Armen Sargsyan, Yerevan
Digital Age of personal aides: shall Alex and Charlie be relied on
The Liverpool-Manchester (L&M) railway line was first launched in 1830. A steam locomotive carried the first group of ‘clients’, accompanied by surprised glances of horses and frowning glares of cabmen. The iron monsters threatened to absorb them, it was all over with them. One cabman even published an article in “The Times” newspaper, which ended as follows:
‘People will surely save time travelling by train instead of cabs. But let me ask you: ‘what are they going to do with this spare time’?
The question is quite to the point. Especially for those…to put it short, for all of us. We usually spend our time thinking of how to get more free time.
For example, a busy Armenian Health Minister has 8 advisers and 2 assistants, so that he could do his job in time. Another thing is how much time he spends on organizing the work of those 10. Another question is: how many people work to ensure that they are all paid their salaries amounting to AMD 300,000 on average (approximately US$ 626) from the state budget.
I don’t want to compare myself to overly busy ministers, but we also have time problems sometimes. For example, before going to bed, we sometimes urgently need to know , when Henry the Bearded died, what 7 magical properties of onion are and why there are 7 of them, as well as, how a US$849,000 worth vase was broken (don’t look for the answer, is will be at the end). And there is a great opportunity for that:
OK, Google …
A dream of having an aide easily comes true. Although it’s not free, but the costs are unlikely to amount to AMD 300,000. Alexa could be one of the solutions. Her full name is Amazon Echo.
A small brune Alexa will listen to you and find the answers, will turn on the music, set the alarm clock, read a book, tell about the weather, order a pizza and make a schedule for tomorrow. Well, just great. But it would have been a big favor on part of Alexa if she hadn’t done anything: we would have had more free time then. Just suffice to mention a chance to get up later! And Alexa costs just US$140.
Google’s Emu is a perfect way to spend the free time you’ve already earned. Emu closely and, most importantly, silently monitors your phone correspondence and ‘intervenes’ at the right time, making its own suggestions. For example, if you, let’s say, mentioned a movie, Emu will immediately suggest watching it, will order a ticket in the nearest cinema, will provide you with a map of traffic jams in your city and suggest a café in the vicinity, where you can discuss this film. The Armenian version will certainly include ‘recreation rooms, so that you could spend your leisure time more efficiently.’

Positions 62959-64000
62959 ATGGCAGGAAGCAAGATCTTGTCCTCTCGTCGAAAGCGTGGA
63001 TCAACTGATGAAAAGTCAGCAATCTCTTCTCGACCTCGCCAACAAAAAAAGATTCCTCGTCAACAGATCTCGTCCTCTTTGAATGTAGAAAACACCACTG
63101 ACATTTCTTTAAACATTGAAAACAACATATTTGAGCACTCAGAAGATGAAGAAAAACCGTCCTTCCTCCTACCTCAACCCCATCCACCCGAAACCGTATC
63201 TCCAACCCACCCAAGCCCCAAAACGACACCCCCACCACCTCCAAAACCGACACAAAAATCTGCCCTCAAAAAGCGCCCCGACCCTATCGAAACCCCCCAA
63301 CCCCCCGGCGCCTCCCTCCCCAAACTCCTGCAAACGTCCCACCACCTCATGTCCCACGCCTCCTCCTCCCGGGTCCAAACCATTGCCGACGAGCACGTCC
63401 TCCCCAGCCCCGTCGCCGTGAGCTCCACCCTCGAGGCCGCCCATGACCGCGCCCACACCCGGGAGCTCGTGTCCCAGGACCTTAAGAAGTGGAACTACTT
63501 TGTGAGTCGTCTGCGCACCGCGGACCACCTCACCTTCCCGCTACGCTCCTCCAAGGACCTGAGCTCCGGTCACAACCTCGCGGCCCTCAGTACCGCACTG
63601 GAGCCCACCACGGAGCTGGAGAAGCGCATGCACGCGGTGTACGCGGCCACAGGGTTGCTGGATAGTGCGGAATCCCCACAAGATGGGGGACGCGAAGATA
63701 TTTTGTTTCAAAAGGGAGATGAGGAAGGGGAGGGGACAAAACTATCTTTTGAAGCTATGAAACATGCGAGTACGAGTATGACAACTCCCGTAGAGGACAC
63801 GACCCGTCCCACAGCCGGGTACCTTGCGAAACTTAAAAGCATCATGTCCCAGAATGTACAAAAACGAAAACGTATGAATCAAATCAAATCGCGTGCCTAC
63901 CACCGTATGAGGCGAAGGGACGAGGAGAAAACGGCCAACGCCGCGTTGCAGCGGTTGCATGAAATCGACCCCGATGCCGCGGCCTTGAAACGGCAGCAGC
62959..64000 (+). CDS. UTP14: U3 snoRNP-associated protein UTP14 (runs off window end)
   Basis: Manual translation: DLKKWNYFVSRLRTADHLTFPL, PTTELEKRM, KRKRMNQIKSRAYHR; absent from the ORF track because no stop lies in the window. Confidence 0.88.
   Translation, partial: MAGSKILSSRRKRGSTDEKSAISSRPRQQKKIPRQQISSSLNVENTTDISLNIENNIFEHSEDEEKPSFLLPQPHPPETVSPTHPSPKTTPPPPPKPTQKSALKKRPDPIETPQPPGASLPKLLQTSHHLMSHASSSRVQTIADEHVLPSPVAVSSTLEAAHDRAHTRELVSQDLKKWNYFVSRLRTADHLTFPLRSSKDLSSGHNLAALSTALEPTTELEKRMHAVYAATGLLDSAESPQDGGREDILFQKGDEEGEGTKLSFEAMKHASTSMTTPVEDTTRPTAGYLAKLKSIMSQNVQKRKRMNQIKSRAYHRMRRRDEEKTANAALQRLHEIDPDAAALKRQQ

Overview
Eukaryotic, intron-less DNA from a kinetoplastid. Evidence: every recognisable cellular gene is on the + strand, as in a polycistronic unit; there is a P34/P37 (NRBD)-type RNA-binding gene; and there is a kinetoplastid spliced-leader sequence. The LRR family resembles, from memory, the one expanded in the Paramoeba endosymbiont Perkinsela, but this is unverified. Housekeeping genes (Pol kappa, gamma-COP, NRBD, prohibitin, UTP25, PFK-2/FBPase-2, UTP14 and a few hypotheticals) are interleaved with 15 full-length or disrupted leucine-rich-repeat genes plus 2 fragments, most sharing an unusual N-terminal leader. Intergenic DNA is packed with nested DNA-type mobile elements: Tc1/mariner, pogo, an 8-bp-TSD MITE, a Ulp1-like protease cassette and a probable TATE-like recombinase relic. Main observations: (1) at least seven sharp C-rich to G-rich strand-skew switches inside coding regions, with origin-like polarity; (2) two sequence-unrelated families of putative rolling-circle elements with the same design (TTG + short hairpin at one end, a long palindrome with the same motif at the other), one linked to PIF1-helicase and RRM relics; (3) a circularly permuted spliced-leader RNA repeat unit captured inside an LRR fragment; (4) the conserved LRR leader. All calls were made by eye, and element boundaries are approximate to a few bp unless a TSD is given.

Unlike Emu, Charlie helps to strengthen business ties. This aide combs through your contact list, finds names and surnames, independently correlates them and compiles special ‘dossiers’ on the people you’re going to meet with. It includes their recent Facebook publications, a number of their Twitter followers, a list of most active friends, organization performance. And Charlie sends all that to you just a few minutes before the meeting, so that you know who is who, at least on the Internet.
The personal aides: various Emus, Charlies, Donnas, Alexas, Cortanas, just assume what we need. But we often don’t know ourselves what we want: to go to the cinema, to work or relax. Or finally learn, how a million worth vase was broken.
By the way, about that incident: Nick Flynn, 42, was visiting the Fitzwilliam museum in Cambridge (England), when he suddenly discovered that he’d gone up the wrong staircase. So, as he swung around to come down, he tripped on a shoelace and accidentally smashed a US$849,000 worth Chinese porcelain vase, that had been recently received and was temporarily placed on a windowsill. In such cases, it’s Google, Alexa and Charlie’s turn to relax and have fun…